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Josiah Bancroft

About the Poet
Josiah Bancroft’s poetry has been published in the Cimarron Review, the Cincinnati Review, Gulf Coast, the Pinch, Natural Bridge, Rattle, Passages North, Slice Magazine, The American Literary Review, Third Coast, and Bomb Magazine: Word Choice, among others.

He teaches at Cecil College in Maryland and resides in Wilmington, Delaware. Other examples of his work can be found at

Fall 2012 Poems »
Bath Time

Turn me back into a fish.
It’s too late for reanimation,
for nerve ends and love tics.
My skin, soft, uncooked,
excited as wetted yeast,
as hungry, does soon remind me
that mine is the body
lightning made, just before
the waking, brainless monster
leapt to his iron feet and ran
for the village, already ablaze.


False Alarm

Tonight, the neighborhood sobs.
We each catch the infant’s wrack

inside our whispering dish, yearning
to claim this heartbreak as our own.

But the infant bawls for all of us
and not for any one. A warm hand

is laid upon her heaving back,
on everyone sharing the alarm.

Calm comes like a drop in air pressure,
and the fists in our chests relax.

We fall asleep together
as if released by a hypnotist’s snap.


Pageant of the Savaged

The dark has repossessed
the home of the patriarch.
He owns a few feet of weak
lamp light, three corners

of a desk and the most ancient
of his ancestors framed
and ordered upon the wall.

The faces of the women, his lost
cousins and aunts, are taut
as the salt-dissolved figureheads
of warships. They stare at their men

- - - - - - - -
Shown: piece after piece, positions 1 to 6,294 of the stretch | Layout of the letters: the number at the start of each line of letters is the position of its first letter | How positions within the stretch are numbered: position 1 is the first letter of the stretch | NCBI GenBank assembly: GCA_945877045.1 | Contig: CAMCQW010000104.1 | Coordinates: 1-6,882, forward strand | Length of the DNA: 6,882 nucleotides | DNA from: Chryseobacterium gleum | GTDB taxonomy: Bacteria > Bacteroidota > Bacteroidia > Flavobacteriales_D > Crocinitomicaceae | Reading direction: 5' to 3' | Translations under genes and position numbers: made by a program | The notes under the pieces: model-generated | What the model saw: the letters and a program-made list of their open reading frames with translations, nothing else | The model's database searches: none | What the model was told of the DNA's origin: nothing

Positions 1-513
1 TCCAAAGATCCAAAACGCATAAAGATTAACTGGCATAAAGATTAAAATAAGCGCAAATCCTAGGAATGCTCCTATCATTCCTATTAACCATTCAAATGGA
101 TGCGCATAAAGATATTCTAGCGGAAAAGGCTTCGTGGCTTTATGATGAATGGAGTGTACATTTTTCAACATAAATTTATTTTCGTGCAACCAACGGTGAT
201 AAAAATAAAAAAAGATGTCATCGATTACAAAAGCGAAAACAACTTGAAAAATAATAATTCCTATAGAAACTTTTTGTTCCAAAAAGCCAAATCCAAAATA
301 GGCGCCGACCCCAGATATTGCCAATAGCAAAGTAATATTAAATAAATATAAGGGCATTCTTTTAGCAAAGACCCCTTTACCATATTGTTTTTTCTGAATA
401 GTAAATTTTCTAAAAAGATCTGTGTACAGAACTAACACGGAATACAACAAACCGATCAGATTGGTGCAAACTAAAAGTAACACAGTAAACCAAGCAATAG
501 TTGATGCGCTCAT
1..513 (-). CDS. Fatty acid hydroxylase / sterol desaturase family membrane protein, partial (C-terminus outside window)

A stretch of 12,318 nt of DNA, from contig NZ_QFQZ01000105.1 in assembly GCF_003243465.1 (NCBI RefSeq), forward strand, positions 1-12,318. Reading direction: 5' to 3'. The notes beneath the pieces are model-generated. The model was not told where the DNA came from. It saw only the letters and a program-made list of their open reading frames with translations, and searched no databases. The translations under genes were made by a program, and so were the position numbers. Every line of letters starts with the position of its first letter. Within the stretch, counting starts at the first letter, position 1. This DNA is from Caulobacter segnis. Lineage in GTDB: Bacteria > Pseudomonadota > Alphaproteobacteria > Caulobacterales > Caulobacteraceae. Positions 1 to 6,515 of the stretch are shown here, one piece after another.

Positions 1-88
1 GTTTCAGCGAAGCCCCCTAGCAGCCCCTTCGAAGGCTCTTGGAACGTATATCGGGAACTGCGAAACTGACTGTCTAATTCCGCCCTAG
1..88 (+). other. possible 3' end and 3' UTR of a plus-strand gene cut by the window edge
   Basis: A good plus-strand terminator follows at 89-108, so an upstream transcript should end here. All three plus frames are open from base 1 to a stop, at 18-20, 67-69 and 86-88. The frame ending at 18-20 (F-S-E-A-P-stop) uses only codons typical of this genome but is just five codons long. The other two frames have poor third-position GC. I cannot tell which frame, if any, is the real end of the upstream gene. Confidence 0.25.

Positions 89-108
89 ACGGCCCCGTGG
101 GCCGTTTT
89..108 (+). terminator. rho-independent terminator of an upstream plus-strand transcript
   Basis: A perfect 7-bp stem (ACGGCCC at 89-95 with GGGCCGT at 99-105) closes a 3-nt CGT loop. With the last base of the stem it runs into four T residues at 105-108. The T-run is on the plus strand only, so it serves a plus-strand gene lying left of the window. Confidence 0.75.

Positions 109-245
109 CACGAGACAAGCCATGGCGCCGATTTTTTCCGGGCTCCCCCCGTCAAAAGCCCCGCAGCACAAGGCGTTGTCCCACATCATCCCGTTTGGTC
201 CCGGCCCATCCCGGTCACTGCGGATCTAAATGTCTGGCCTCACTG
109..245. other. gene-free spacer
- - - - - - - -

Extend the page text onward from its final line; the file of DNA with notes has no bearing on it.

who straightly gaze, slit-eyed
with stoic rage, each face drooped
with piety, the urge to worship

at the foot of a bed. Among
the frames hangs his boyhood face,
smiling lewdly. In their company,
his portrait seems a tourist.

How can he compete with their
poise or their elegant ruin?
His family’s Christmas photograph

is already ripe for ridicule.
Those sweaters! As lovely as they tried
to seem, every hair pasted flat,
every crease precisely cut,

they appear insincere in their silver frame
and ugly in their ease. Yet,
at the time, he’d never felt so pretty.


The Crossing Guard

I’m holy Saint George standing in the cross
of a road run all day by dragons. Already
these lizards have eaten a person or two,
are hard, road-blind, dumb as an unwound clock.

I carry a drawn orange baton, lead plug
in the end, and I have found a rap on the nose
quiets the gunning pretty quick. Though

it leaves a dent, which is how dragons recall
they aren’t alone and the world is not small.
Before bed they look over their body to see
which scales are cracked or missing, and say,

shit, oh right, that’s Saint George’s reward
for hauling ass through a school crossing.
I believe children are the future, as people say.

After being schooled full of the future all day,
they pop out, little time-travelers, their bodies
holding a place in the present like a stoplight,
while their eyes carry on down the street of time,

dashing to the end of the dream. Some, I can tell,
get lost and don’t make it back, roll on ever
and ever, a needle skipping at the end of a record.

Such children will always be children. But now
wrapped in blue, grey and pink coats, they seem
almost edible. I stand my ground when they flurry
and think the future can not be empty. Children

are living there, scared in the dark theater that plays
no feature. All around them they must hear fire
heaving, the ignorant clatter of beaten armor.

They’re calling out to me: come forward,
Saint George, the dragons have swallowed us.
I’m coming, though slow. I am coming.


~ Josiah Bancroft
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